Keats believed that "negative capability" -- the ability to be comfortable with uncertainty, to "receive" phenomena without trying to place them into a preexisting philosophical or logical context -- was one of the most important strengths an artist could have. To build upon this analysis, Keats uses Romantic poet Samuel Coleridge as a counter-example, as someone who would let a "fine verisimilitude" -- a fine truth -- slip by because he was preoccupied with the pursuit of total knowledge.
"We no sooner get into the second Chamber, which I shall call the Chamber of Maiden-Thought, than we become intoxicated with the light and the atmosphere...and think of delaying there for ever in delight: However, among the effects this breathing is father of is that tremendous one of sharpening one's vision into the heart and nature of Man -- of convincing ones nerves that the World is full of Misery and Heartbreak, Pain, Sickness, and oppression -- whereby This Chamber of Maiden Thought becomes gradually darken'd and at the same time on all sides of it many doors are set open -- but all dark -- all leading to dark passages..."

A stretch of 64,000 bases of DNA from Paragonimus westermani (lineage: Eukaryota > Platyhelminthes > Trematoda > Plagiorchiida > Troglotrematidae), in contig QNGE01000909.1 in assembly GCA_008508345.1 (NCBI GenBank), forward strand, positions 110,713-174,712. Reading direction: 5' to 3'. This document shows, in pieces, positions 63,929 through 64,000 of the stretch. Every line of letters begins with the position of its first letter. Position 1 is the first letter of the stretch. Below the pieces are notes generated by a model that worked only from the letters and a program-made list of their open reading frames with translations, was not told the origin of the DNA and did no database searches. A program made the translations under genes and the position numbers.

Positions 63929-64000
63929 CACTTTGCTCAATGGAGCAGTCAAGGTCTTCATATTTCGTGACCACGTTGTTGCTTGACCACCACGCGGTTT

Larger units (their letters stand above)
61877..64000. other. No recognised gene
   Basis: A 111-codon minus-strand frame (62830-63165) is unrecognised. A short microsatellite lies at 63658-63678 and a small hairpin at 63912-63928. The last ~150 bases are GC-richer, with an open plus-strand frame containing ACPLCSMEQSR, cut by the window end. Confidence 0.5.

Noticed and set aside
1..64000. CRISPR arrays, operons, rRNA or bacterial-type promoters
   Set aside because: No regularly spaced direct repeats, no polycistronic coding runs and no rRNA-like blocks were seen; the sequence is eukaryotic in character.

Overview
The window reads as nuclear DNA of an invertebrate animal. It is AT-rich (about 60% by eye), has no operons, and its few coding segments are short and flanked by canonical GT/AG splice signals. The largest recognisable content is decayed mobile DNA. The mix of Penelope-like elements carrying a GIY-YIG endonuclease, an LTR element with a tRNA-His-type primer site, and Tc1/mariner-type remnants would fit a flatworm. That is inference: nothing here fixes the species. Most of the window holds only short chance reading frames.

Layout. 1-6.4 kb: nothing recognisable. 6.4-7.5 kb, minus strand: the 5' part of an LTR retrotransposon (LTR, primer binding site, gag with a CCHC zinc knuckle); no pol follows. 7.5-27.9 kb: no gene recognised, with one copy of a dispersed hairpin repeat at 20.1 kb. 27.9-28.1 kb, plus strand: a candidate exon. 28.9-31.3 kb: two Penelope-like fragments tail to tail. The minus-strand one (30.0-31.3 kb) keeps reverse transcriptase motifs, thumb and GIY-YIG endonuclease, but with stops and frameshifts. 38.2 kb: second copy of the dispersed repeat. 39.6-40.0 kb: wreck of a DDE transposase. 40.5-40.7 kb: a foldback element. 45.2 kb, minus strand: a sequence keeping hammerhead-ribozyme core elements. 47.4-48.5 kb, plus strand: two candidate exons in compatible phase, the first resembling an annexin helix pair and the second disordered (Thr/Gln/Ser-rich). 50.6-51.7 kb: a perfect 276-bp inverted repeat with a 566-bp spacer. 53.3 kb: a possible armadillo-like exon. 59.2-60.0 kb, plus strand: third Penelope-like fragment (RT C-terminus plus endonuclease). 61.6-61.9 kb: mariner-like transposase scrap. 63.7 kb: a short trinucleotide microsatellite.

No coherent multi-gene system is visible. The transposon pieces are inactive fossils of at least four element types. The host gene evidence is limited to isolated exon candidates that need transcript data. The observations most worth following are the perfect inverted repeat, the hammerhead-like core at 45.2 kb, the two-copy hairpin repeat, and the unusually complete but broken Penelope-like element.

Keats here describes intellectual life as "a Mansion of many apartments." The first room (chamber) introduces a "Thoughtless" state which is initially pleasing; soon enough, though, curiosity brings one to the second chamber. Here, one learns about human strife, and thereafter has difficulty navigating life's "mystery." In discussing these ideas, Keats uses Romantic poet William Wordsworth as an example of someone who had passed through the second chamber and continued on to explore the "unknown."
Keats’ Poems and Letters Questions and Answers
The Question and Answer section for Keats’ Poems and Letters is a great
resource to ask questions, find answers, and discuss the novel.